“People have a hard time letting go of their suffering. Out of their fear of the unknown, they prefer suffering that is familiar. ”
—Thich Nhat Hanh
In order to put the four practices of Unfear to work we have to first acknowledge the real—and look at how fear works. Since it’s fear that stops us, how can we understand it and address the reality of our human response to the unknown, to stress, and to change? Let’s start by looking at victimhood and the rewards of being the victim.
The Rewards of Victimhood
“One of the fundamental differences between the Victim Orientation and this one [Creator] is where you put your focus of attention . . . For victims, the focus is always on what they don’t want: the problems that seem constantly to multiply in their lives . . . Creators, on the other hand, place their focus on what they do want.” —David Emerald
When we are victimized and tell our story from the perspective of victimhood, we are reaching out for validation, comfort, and help. We all have moments when we feel victimized, whether it is a small thing (I missed the bus; I am doomed to a life of lateness) or a big thing (I was hit by the bus and lost my ability to walk). With both big and small things, we need a chance to process our feelings about the event and the result, and then we need to look at what happened in reality and move on to the future.
If we stay in the victim perspective, there are a number of things it does for us that keep us wanting more.
- Victims get help and sympathy, and deserve to be cared for.
- Victims are justified in feeling angry, helpless, and hopeless, and get to be “right” about their reality.
- Victims are powerful in their suffering.
- Victims do not have to take responsibility for their role in their victimization. It’s someone else’s fault.
Have you ever hung on to being wronged? Have you ever spoken to someone who plays the role of the eternal victim? Not only is this a sad state of affairs for them, but for you as the listener as well! Often the reward for victimhood can be attention, sympathy, or bonding over mutual sadness.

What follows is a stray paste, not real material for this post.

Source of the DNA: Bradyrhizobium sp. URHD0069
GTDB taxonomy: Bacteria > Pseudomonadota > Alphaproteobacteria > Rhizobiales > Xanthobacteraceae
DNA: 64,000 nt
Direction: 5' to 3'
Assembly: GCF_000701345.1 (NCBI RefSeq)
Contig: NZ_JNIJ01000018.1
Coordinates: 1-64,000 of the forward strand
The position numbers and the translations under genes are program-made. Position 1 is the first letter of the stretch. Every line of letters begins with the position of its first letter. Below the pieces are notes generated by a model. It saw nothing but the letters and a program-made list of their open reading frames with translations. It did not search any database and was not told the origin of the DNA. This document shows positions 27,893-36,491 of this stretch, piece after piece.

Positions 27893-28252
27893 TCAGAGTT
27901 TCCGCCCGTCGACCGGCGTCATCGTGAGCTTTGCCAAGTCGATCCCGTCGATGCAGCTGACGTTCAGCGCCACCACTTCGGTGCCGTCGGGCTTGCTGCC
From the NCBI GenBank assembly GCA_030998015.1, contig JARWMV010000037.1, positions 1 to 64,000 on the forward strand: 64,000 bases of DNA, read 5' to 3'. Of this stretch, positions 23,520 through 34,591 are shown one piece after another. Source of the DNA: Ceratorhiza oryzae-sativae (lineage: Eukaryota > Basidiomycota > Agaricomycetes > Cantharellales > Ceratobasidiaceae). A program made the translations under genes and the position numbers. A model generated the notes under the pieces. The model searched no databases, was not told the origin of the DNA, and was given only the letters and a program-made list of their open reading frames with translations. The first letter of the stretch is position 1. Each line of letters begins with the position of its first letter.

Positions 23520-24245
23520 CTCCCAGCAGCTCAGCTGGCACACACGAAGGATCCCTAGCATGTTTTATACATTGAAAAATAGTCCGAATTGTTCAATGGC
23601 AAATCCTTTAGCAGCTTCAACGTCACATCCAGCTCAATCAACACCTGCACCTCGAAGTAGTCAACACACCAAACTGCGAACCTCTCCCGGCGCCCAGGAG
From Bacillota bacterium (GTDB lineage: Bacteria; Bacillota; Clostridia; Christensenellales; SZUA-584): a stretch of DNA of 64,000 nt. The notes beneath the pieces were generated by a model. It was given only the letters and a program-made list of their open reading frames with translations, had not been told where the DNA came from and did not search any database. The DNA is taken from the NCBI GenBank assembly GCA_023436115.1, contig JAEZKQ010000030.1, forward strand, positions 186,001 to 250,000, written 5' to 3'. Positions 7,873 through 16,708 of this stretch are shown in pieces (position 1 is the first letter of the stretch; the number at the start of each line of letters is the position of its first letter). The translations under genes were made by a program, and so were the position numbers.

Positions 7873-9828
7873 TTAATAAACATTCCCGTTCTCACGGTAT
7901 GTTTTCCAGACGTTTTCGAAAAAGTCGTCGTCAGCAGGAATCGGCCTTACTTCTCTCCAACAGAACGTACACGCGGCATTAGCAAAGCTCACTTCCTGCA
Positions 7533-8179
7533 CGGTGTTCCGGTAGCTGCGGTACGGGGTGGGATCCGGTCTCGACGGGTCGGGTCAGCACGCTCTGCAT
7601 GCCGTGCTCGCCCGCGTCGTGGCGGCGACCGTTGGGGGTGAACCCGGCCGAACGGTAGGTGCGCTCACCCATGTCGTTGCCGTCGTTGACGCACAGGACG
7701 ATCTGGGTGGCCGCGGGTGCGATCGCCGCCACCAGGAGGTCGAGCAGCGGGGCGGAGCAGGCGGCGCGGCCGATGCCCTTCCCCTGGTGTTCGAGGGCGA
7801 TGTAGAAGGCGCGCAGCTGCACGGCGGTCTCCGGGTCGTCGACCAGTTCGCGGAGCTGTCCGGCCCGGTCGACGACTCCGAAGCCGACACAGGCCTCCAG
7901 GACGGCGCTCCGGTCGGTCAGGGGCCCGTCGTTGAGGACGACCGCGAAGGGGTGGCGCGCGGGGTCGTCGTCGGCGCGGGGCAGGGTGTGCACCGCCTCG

In organizations, we have patterns of victimhood or patterns of empowerment. Take some time and watch your own company patterns; you may be surprised.
Sometimes when we talk about our power, we are rejected by those who wish we would stay in a state of victimhood so they can take care of us, relate to us, or even keep us less powerful in order to feel superior.
To get rid of victimhood, we need to shift our sense of powerlessness to one of empowerment. If we go back to the attributes of resilience, we need to tap our positivity, pro-activity, and reframing in order to get out of a victim stance and into one of action.
Victim Thinking to Power Thinking
Write down a list of anything that you are unhappy with in your work. It could be a new strategy, a colleague you have trouble working with, a policy you don’t like, the hours you keep, anything at all.
To move out of the dis-empowered perspective, for each one of these items, think about your choices—are you willing to accept this reality and move on, or do you need to take action?
The final column is for any next steps. You’ve made the choice…now what are you going to do?
SCENARIO CHOICE (ACCEPTANCE OR ACTION) NEXT STEP